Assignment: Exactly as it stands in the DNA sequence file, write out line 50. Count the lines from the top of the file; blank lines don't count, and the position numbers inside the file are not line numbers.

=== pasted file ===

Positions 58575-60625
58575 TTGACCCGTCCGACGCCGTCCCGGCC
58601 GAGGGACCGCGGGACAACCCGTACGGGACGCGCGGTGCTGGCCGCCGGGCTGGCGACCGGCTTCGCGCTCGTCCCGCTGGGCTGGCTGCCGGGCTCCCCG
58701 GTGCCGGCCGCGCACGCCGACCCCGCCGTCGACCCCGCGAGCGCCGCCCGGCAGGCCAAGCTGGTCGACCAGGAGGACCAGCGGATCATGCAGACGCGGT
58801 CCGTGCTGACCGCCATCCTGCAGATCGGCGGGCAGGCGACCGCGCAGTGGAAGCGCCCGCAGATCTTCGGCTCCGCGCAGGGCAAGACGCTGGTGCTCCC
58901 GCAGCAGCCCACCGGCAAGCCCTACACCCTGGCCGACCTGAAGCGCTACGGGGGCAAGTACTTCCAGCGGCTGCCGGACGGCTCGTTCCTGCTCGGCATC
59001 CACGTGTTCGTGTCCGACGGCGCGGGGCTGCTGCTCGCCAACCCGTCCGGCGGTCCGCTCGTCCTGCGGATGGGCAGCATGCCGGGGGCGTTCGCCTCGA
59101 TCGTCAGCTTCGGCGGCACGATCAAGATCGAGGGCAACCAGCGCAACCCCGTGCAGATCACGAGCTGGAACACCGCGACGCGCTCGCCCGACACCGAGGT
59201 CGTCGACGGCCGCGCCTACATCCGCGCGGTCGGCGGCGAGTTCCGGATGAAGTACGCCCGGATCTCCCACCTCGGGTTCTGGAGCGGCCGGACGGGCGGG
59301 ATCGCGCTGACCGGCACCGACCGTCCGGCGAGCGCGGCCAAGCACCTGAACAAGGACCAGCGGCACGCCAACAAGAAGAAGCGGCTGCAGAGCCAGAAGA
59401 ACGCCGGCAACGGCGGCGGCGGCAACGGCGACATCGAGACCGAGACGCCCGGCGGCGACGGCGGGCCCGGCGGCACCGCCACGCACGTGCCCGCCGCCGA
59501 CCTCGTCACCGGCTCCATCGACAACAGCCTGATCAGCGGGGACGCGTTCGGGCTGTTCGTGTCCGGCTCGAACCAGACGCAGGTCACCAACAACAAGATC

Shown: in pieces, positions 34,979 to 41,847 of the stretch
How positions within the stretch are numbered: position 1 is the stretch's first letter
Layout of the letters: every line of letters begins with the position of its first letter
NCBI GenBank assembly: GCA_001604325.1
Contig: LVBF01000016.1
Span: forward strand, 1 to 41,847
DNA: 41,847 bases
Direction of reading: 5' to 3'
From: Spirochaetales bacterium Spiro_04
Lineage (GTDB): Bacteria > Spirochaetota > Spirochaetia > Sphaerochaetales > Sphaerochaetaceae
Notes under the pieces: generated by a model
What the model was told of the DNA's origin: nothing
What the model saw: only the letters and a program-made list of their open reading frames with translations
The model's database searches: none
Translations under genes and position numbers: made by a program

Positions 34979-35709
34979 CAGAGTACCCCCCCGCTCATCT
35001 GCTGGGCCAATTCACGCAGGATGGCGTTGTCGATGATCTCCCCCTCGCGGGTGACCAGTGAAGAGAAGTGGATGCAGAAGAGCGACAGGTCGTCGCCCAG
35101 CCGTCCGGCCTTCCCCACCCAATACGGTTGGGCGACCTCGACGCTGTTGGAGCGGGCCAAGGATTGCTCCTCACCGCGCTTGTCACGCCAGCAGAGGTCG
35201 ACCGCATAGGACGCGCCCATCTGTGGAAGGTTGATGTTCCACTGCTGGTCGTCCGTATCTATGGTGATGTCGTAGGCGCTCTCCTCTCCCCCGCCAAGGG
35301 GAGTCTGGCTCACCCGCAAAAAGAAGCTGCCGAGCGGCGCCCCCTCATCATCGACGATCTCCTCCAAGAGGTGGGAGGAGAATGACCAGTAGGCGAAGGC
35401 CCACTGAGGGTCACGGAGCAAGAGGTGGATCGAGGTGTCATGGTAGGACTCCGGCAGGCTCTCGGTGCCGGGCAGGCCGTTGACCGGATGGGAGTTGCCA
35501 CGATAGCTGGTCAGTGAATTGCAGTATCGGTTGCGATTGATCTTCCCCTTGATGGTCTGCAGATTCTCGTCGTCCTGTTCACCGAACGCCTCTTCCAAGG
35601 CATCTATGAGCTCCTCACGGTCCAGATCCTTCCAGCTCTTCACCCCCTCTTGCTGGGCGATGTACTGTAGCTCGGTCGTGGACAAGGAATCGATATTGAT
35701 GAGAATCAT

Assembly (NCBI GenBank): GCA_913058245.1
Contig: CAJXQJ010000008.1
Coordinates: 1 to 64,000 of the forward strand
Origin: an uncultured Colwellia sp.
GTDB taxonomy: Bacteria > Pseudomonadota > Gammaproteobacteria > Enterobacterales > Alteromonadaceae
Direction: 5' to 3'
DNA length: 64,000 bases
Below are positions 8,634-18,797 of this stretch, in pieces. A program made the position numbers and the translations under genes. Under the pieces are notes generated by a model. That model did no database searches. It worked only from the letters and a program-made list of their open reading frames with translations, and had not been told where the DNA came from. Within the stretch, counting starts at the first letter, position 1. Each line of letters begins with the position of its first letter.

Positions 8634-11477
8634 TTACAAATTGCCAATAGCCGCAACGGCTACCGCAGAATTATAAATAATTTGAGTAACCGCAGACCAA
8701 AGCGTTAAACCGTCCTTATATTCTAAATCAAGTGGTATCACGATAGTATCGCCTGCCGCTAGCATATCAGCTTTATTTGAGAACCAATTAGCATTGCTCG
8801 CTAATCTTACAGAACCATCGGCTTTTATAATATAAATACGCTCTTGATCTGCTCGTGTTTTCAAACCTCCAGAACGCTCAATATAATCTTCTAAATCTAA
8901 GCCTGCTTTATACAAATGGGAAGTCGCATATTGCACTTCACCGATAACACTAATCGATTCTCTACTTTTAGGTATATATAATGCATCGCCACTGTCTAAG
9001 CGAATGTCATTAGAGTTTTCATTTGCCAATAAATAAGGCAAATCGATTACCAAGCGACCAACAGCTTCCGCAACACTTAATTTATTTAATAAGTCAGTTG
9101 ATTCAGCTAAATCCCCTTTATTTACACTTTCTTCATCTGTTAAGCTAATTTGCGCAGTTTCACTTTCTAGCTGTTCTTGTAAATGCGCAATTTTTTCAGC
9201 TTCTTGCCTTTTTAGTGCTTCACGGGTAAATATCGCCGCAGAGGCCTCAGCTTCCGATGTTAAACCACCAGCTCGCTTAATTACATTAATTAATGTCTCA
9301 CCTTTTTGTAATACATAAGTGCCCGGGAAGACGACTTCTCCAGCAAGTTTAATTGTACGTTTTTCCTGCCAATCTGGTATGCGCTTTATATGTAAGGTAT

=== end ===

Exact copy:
8901 GCCTGCTTTATACAAATGGGAAGTCGCATATTGCACTTCACCGATAACACTAATCGATTCTCTACTTTTAGGTATATATAATGCATCGCCACTGTCTAAG